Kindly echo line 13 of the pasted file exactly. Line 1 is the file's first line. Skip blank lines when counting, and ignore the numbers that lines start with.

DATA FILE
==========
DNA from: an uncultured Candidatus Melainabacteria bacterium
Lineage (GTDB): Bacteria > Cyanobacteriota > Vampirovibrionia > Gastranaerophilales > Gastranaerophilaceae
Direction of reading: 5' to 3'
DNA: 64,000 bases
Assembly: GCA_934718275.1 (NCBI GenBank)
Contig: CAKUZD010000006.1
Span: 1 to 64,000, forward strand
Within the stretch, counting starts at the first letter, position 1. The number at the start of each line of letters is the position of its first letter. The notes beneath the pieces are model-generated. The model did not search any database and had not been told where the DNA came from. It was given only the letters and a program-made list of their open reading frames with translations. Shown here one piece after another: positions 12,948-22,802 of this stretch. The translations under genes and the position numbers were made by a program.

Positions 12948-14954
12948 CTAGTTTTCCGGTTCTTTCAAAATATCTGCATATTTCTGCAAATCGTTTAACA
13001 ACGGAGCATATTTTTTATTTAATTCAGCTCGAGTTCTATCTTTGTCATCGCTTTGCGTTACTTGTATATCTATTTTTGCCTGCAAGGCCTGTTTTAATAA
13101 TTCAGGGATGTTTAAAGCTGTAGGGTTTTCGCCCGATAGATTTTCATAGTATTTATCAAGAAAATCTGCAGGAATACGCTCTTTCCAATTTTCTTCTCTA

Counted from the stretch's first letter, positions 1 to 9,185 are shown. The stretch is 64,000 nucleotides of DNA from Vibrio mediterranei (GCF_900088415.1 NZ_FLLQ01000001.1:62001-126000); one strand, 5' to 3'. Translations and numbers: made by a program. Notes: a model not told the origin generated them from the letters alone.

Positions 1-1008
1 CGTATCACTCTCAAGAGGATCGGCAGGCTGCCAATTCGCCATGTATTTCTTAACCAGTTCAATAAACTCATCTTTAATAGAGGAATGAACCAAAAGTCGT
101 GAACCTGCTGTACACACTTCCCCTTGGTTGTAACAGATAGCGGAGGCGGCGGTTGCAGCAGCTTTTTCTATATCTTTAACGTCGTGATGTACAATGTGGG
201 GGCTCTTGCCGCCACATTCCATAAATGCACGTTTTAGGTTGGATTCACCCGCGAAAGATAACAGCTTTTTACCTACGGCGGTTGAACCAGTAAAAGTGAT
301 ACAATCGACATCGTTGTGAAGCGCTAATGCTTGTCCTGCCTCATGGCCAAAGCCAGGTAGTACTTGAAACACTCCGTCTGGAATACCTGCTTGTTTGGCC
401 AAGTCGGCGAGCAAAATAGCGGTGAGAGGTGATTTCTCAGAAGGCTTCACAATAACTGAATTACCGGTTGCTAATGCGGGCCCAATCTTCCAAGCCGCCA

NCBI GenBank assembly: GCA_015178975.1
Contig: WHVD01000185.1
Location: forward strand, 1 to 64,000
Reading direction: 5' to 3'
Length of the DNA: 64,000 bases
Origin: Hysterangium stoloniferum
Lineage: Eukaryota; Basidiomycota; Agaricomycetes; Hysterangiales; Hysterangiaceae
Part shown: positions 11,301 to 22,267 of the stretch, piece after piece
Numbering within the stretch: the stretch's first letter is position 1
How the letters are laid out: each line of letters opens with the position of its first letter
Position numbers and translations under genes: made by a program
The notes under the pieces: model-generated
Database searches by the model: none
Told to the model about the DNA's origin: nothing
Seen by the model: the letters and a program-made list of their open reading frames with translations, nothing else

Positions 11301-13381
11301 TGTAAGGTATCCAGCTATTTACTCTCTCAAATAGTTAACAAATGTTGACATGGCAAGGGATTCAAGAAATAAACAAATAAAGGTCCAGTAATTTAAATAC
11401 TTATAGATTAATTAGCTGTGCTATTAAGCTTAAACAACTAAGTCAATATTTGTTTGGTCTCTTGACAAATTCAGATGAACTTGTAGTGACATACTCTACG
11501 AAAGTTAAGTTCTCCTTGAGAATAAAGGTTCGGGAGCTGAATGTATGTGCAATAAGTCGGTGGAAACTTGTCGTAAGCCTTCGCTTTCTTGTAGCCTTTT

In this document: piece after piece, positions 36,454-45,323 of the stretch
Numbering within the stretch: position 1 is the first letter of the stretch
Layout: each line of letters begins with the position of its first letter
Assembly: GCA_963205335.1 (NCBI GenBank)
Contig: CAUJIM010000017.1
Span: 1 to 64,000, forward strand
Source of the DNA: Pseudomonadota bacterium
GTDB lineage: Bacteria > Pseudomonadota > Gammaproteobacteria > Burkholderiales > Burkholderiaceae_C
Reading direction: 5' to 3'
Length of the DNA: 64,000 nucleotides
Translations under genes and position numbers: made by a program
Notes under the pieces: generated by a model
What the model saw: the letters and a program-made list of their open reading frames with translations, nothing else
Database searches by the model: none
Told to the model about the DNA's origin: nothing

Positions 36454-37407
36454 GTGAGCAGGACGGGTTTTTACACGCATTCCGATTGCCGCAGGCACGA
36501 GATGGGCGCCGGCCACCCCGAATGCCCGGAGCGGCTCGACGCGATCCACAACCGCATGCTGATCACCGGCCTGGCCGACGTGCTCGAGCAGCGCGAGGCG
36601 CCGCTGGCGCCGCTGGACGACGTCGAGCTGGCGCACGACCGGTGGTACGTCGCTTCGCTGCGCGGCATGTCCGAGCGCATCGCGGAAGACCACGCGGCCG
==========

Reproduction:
Counted from the stretch's first letter, positions 1 to 9,185 are shown. The stretch is 64,000 nucleotides of DNA from Vibrio mediterranei (GCF_900088415.1 NZ_FLLQ01000001.1:62001-126000); one strand, 5' to 3'. Translations and numbers: made by a program. Notes: a model not told the origin generated them from the letters alone.